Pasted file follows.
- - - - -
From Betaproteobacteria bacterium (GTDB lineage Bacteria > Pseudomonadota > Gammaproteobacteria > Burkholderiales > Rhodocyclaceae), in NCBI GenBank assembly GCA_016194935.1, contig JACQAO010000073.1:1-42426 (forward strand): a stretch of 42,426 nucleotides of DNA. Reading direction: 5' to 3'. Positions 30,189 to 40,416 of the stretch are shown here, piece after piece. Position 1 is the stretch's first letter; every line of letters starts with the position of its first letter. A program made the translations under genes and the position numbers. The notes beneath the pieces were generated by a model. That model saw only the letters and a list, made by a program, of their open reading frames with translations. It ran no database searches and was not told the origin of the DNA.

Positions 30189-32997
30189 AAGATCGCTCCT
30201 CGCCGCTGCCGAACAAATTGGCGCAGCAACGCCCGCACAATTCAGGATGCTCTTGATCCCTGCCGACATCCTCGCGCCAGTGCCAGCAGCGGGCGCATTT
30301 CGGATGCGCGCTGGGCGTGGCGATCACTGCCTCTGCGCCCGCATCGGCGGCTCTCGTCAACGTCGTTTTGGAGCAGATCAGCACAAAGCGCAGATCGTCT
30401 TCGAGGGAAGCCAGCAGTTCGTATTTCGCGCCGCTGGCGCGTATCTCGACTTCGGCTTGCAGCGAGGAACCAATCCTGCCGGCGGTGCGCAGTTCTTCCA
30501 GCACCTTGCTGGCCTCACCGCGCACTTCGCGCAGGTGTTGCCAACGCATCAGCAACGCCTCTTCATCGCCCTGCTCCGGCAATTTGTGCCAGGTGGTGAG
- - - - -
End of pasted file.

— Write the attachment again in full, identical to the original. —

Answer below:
From Betaproteobacteria bacterium (GTDB lineage Bacteria > Pseudomonadota > Gammaproteobacteria > Burkholderiales > Rhodocyclaceae), in NCBI GenBank assembly GCA_016194935.1, contig JACQAO010000073.1:1-42426 (forward strand): a stretch of 42,426 nucleotides of DNA. Reading direction: 5' to 3'. Positions 30,189 to 40,416 of the stretch are shown here, piece after piece. Position 1 is the stretch's first letter; every line of letters starts with the position of its first letter. A program made the translations under genes and the position numbers. The notes beneath the pieces were generated by a model. That model saw only the letters and a list, made by a program, of their open reading frames with translations. It ran no database searches and was not told the origin of the DNA.

Positions 30189-32997
30189 AAGATCGCTCCT
30201 CGCCGCTGCCGAACAAATTGGCGCAGCAACGCCCGCACAATTCAGGATGCTCTTGATCCCTGCCGACATCCTCGCGCCAGTGCCAGCAGCGGGCGCATTT
30301 CGGATGCGCGCTGGGCGTGGCGATCACTGCCTCTGCGCCCGCATCGGCGGCTCTCGTCAACGTCGTTTTGGAGCAGATCAGCACAAAGCGCAGATCGTCT
30401 TCGAGGGAAGCCAGCAGTTCGTATTTCGCGCCGCTGGCGCGTATCTCGACTTCGGCTTGCAGCGAGGAACCAATCCTGCCGGCGGTGCGCAGTTCTTCCA
30501 GCACCTTGCTGGCCTCACCGCGCACTTCGCGCAGGTGTTGCCAACGCATCAGCAACGCCTCTTCATCGCCCTGCTCCGGCAATTTGTGCCAGGTGGTGAG